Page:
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Students help produce Global Peace Film Festival

The members of Dr. Denise Cummings’ “CMC 310: Media, Peace, and Justice” course met in the rail car office for a festival planning session. (Nina Streich / Courtesy)

For the 13th year in a row, Rollins will be a central part of the Global Peace Film Festival, but it continues with one unique contribution: a classroom full of student producers.

The festival kicks off Sept. 17 and ends on Sept. 23. Showings located at Rollins begin on Sept. 19, with screenings at Bush Auditorium, Suntrust Auditorium, Cornell Fine Arts Museum, and the Winter Park Library. Admission to on-campus films are free for Rollins students.

Behind the scenes, the festival’s marketing team, ambassadors, and event organizers are all Rollins students taking “Critical Media and Cultural Studies (CMC) 310: Media, Peace, and Justice.”

The students are considered equal partners with the festival, which is integrated into the course curriculum. Each student adopts a film that will be screened at the festival and centers their marketing and research around its main topic.

“They’re charged with marketing that film and trying to bring audiences… you have a dialogue with people who are at the film, you learn something from what the filmmakers are trying to do,” said Dr. Denise Cummings, associate professor of CMC. 

In the long run, the festival is a jumping-off point for discussion that may spark participation and active engagement in the community.

The goals of the film festival stretch beyond spreading awareness of global issues, seeking to encourage active participation and  involvement, with the films acting as catalysts. After all, the festival’s tagline is, “It starts here.”

“The films are celebrated, they’re important, but it’s about what happens after… the credits roll… what now can we do to promote advocacy and make a better world?” Cummings said.

During the time in which the festival has been at Rollins, a survey has been put out asking questions, such as “Did the film you saw change your opinion?” and “Did it make you want to do anything based on what you saw, and if so, what was that?”

Over 50 percent of respondents said, “Yes, the film changed their opinion.” The goal of the festival is not necessarily to change people’s minds, but to educate people on issues that affect more distant communities.

“We don’t want to tell people what they should think. We don’t want to tell people what they should do. We want them to come to a film, be inspired by it and decide, ‘you know, what can I do about this?’” said Nina Streich, the festival’s executive directors.

The festival’s origin dates back to 2003, shortly after 9/11 and the beginning of the Iraq War. During this time, issues regarding war were of particular salience, but the festival has since moved past the anti-war effort for a broader approach to global peace.

“Peace is conceived in a number of ways. The films could be about spirituality, art and creativity, health, education, crime and incarceration, the environment, so the films range,” Cummings said.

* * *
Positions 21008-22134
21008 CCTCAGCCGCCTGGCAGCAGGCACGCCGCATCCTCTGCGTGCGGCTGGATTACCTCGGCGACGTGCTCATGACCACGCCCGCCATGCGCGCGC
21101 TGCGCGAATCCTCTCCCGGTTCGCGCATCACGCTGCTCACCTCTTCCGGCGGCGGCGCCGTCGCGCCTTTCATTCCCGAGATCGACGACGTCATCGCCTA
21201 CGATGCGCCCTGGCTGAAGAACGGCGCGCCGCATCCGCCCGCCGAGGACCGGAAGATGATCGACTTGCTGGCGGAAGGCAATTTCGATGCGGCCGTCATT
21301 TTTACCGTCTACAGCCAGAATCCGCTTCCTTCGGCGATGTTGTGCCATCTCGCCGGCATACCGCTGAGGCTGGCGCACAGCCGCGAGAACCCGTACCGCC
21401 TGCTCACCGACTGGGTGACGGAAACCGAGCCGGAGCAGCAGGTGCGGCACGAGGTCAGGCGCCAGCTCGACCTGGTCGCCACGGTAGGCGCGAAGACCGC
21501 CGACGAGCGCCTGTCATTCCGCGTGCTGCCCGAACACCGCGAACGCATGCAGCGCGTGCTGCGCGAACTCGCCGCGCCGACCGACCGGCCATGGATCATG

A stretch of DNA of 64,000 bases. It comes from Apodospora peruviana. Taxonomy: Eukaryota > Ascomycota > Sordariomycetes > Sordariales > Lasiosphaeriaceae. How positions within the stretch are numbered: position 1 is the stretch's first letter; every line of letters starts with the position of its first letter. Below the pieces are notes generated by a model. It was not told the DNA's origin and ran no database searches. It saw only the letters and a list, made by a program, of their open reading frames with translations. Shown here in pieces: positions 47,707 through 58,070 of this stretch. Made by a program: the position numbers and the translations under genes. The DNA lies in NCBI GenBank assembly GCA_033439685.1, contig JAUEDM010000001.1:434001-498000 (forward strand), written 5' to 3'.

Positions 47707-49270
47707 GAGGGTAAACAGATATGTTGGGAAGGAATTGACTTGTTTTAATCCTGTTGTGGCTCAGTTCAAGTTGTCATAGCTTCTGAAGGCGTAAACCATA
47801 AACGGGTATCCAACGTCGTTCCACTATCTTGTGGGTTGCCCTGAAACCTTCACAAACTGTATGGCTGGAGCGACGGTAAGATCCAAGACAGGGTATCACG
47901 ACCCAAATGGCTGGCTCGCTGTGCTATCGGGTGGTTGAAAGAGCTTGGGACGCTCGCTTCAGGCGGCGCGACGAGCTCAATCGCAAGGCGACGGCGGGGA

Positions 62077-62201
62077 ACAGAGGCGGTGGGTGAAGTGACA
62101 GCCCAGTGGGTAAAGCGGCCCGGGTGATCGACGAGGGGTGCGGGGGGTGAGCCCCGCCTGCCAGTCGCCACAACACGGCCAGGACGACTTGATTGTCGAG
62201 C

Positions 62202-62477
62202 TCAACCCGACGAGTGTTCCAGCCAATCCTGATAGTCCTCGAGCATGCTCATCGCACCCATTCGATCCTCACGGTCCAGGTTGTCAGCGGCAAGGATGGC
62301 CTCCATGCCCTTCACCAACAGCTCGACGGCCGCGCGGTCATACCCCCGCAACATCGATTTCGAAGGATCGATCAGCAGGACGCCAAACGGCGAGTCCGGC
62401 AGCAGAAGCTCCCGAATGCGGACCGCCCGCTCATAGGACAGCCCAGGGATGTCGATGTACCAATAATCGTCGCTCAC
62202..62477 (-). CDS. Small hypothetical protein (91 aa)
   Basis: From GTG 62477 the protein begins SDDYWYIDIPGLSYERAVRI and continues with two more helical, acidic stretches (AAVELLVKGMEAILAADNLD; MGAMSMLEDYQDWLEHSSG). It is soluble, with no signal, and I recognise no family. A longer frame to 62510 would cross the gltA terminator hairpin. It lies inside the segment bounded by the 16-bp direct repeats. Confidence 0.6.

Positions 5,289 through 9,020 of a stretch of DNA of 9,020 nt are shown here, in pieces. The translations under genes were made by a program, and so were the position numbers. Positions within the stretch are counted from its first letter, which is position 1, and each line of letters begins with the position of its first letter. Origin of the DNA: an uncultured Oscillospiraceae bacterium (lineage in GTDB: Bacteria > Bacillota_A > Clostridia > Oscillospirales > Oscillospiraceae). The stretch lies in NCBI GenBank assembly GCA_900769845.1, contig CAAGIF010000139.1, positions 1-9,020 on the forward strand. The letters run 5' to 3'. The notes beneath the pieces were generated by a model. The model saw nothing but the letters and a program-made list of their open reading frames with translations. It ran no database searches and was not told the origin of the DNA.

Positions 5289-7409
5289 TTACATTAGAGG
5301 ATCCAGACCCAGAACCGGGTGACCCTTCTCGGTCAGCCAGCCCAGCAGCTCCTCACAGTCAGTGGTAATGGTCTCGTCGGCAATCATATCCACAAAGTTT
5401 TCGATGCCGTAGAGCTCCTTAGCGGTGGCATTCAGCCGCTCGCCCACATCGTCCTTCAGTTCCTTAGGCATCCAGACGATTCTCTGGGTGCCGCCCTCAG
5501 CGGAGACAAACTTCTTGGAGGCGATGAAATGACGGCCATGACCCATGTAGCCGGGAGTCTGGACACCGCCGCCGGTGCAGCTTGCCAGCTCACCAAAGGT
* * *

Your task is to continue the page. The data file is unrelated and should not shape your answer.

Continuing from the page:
Every year, the festival coincides with the The International Day of Peace on Sept. 21, a holiday in which the United Nations encourages “strengthening the ideals of peace, both within and among all nations and peoples.”

There are many ways to coach students into being active participants in the community at Rollins. This integrated class is one of the opportunities available, but even engaging as an audience member can be just as important.

After the festival ends, the students will do more research on the film’s topics to find ways to create opportunities for real social change, often conversing with the directors themselves.

“It’s a two-way street because, once they’ve adopted the film their job is to promote the film, but by meeting the filmmaker, usually by phone or by email, they get more information… about why the filmmaker did it and issues relating to what it is that they’re working on that feeds into the work that they do after the festival,” said Streich.

Throughout Winter Park, local businesses have partnered to help with this initiative, often taking on an active role by meeting with filmmakers they support to find better opportunities for community involvement.

“There’s synergy between the engagement campaign of the film and what they’re doing locally… The partner is the person who can say ‘this is what you can do, come join us,’” Streich said.

The CMC class splits off into three groups that each tackle an integral part of putting on a professional film festival.

For many of the students, this is their first time working behind the scenes of a festival.

Huddled at a round table, the students focus heavily on making sure the festival gets enough publicity to attract large audiences. Part of the task is figuring out how to “connect with the media outlets, with The Sandspur, WPRK, ” Cummings said.

The first film of the festival will be shown at the Enzian Theater on Tuesday, Sept. 17.

“Long Time Coming: A 1955 Baseball Story”

The first film to be shown at Rollins is “Long Time Coming: A 1955 Baseball Story,” a documentary feature that will discuss one of the first integrated little leagues in the South, including conversations with Major League Baseball players like Hank Aaron. It will show at 7 p.m. on Wednesday, Sept. 19 in the Bush Auditorium and is free for all Rollins students with an R-card.

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